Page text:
UK-based P2i has developed a waterproof nano-coating that protects smartphones such as the Alcatel One Touch, and Motorola's RAZR and XOOM. We think the company should develop the technology for consumers who want to apply it to the devices they already own. (Source: P2i)
I'm inclined to think that it's highly likely from what I've read, plus for two additional reasons: one is concerned communications engineers talking off record to me about this problem back in the very early days of cell phone design (mid- and late 1990s). The second is the fact that the CTIA managed to get federal legislation passed to make it illegal to complain about/sue cell phone companies based on health reasons.
There's a lot of evidence of links between cell phone and other wireless radiation and cancer. There are also lots of studies that conclude the opposite. The subject is highly politicized, and there are way too many studies with radically different research designs to make them easy to compare, or to make this a quick, easy-to-grasp subject. The bottom line is we don't know but there's a possibility, and one that could affect millions of people.
Chuck, that's my understanding of the definitions, also. That's why I queried the use of the term "immersion." How complete the "immersion" is, and how long it takes place, are key. I agree, this coating appears to make the item water resistant.
I had to go to the Internet (uh-oh) to find out the difference between waterproof and water-resistant. The prevailing logic seems to be that a waterproof product prevents water from coming in at all, even when submerged (think of a diving watch). Water resistant (here's wher the definition seems to get fuzzy) describes the ability to repel water, up to a point. Given those descriptions, I would assume this material makes the phone water-resistant.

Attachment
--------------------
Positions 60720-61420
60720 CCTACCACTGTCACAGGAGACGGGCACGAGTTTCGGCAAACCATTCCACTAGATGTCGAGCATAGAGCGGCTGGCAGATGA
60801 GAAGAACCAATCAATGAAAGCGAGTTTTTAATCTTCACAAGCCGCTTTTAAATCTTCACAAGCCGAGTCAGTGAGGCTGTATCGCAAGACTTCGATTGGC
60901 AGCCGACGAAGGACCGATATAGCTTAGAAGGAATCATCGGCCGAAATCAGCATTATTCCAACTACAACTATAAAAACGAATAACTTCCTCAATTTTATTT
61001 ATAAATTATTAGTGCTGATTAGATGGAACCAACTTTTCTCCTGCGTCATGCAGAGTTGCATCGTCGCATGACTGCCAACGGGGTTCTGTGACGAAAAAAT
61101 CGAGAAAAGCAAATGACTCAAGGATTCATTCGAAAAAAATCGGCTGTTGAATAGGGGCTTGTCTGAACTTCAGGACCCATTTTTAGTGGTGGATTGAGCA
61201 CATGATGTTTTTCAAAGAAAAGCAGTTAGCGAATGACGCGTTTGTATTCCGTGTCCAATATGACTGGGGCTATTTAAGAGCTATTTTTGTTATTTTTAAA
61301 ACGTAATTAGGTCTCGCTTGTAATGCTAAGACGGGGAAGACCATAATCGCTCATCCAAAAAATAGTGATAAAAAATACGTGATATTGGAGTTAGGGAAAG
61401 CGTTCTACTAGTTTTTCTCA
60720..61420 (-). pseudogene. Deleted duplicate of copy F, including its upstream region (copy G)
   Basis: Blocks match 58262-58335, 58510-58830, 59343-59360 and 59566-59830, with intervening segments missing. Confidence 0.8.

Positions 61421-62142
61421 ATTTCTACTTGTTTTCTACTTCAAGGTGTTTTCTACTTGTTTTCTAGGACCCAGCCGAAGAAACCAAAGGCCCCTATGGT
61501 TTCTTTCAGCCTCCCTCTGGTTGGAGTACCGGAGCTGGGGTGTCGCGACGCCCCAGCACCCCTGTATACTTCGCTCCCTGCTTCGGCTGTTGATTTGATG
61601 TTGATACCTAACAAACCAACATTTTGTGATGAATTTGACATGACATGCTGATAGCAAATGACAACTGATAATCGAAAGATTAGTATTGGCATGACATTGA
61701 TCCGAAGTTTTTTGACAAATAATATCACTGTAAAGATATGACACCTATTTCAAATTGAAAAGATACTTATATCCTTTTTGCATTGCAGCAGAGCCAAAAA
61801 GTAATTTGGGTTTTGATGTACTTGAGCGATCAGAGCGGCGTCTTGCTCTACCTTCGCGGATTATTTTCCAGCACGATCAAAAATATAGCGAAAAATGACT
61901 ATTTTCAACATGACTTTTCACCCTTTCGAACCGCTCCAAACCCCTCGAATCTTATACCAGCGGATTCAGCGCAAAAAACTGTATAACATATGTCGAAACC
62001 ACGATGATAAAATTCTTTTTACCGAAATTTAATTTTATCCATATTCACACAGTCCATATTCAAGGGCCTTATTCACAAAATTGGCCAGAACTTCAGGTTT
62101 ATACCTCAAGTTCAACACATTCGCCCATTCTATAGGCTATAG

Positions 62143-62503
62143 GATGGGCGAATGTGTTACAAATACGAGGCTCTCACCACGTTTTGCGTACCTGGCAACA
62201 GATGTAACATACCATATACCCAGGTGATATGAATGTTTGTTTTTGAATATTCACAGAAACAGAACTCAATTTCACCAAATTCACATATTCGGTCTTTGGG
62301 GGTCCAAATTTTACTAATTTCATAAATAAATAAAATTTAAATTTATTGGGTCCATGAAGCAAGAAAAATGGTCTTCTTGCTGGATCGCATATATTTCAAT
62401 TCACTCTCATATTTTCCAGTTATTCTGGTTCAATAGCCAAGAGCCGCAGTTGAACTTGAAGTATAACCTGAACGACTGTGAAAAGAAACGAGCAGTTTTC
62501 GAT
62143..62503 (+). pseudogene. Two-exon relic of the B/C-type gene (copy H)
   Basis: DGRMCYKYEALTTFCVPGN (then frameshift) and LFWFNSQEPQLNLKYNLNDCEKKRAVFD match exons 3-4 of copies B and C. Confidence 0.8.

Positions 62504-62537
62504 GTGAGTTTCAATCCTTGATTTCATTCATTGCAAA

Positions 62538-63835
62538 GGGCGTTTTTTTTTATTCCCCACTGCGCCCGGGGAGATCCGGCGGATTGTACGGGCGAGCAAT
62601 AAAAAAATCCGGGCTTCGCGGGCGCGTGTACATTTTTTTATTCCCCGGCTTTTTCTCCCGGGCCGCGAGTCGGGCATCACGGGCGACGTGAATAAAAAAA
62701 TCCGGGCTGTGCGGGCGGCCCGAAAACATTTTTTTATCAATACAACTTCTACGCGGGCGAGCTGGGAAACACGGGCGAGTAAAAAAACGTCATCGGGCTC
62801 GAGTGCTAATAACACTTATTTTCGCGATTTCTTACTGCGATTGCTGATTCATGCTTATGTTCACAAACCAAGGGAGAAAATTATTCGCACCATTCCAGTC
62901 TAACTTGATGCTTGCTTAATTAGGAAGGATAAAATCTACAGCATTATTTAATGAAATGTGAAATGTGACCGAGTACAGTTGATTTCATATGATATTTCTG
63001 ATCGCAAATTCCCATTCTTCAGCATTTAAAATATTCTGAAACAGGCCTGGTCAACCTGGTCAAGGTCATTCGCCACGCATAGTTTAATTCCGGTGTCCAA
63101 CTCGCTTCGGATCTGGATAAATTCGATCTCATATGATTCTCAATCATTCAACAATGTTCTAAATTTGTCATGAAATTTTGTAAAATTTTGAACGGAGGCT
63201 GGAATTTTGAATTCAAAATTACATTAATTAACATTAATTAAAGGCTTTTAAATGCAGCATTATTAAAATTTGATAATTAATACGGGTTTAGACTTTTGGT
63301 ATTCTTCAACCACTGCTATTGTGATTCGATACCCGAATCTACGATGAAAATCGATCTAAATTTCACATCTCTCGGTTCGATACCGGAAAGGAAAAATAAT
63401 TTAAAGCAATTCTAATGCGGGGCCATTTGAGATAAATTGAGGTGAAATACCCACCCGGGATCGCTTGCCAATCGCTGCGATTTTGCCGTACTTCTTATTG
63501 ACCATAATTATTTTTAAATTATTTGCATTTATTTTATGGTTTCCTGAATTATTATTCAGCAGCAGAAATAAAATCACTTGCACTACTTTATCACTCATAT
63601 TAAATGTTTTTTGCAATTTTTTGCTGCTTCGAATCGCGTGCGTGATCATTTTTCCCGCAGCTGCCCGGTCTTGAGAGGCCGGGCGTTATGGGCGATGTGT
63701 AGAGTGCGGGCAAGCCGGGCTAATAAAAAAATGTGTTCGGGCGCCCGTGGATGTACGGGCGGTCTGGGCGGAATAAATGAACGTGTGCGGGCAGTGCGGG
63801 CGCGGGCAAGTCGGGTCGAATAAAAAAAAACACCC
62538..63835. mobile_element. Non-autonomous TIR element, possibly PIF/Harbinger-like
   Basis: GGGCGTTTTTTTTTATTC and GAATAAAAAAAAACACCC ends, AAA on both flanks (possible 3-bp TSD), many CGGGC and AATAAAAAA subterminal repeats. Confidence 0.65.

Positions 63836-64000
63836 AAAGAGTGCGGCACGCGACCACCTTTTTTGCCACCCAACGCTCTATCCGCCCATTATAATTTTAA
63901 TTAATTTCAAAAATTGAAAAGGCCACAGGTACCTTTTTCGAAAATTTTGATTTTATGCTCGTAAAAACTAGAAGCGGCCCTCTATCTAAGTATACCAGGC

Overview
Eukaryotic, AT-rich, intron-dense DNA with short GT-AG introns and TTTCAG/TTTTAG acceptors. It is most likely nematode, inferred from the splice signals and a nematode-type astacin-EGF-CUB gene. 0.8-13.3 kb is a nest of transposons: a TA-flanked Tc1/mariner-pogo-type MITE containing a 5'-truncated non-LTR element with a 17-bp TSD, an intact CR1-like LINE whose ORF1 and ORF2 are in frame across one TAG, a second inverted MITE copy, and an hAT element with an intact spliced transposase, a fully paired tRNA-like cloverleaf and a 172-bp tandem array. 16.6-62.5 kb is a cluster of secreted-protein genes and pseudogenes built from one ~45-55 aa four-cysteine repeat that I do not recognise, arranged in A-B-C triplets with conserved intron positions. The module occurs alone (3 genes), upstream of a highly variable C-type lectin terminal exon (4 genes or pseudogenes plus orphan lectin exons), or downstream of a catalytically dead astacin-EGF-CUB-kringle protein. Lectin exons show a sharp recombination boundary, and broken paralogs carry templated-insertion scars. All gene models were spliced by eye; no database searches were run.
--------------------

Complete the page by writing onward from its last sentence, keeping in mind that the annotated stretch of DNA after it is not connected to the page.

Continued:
Jenn, that would be retrofitting, which we were discussing earlier in the comments. So far, we haven't seen any plans for that, but it sure sounds like a great idea. OTOH, as someone pointed out, those refrigerator-sized machines may be on the pricey side for an operation like Kinko's. And that's an entirely different business model from selling the coating to a company like Motorola. I was expressing more of a wish than a prediction.
Many of the new adhesives we're featuring in this slideshow are for use in automotive and other transportation applications. The rest of these new products are for a wide variety of applications including aviation, aerospace, electrical motors, electronics, industrial, and semiconductors.
A Columbia University team working on molecular-scale nano-robots with moving parts has run into wear-and-tear issues. They've become the first team to observe in detail and quantify this process, and are devising coping strategies by observing how living cells prevent aging.
Many of the new materials on display at MD&M West were developed to be strong, tough replacements for metal parts in different kinds of medical equipment: IV poles, connectors for medical devices, medical device trays, and torque-applying instruments for orthopedic surgery. Others are made for close contact with patients.
New sensor technology integrates sensors, traces, and electronics into a smart fabric for wearables that measures more dimensions -- force, location, size, twist, bend, stretch, and motion -- and displays data in 3D maps.
As we saw on the show floor this week at the Pacific Design & Manufacturing and co-located events in Anaheim, Calif., 3D printing is contributing to distributed manufacturing and being reinvented by engineers for their own needs. Meanwhile, new fasteners are appearing for wearable consumer and medical devices and Baxter Robot has another software upgrade.
Focus on Fundamentals consists of 45-minute on-line classes that cover a host of technologies. You learn without leaving the comfort of your desk. All classes are taught by subject-matter experts and all are archived. So if you can't attend live, attend at your convenience.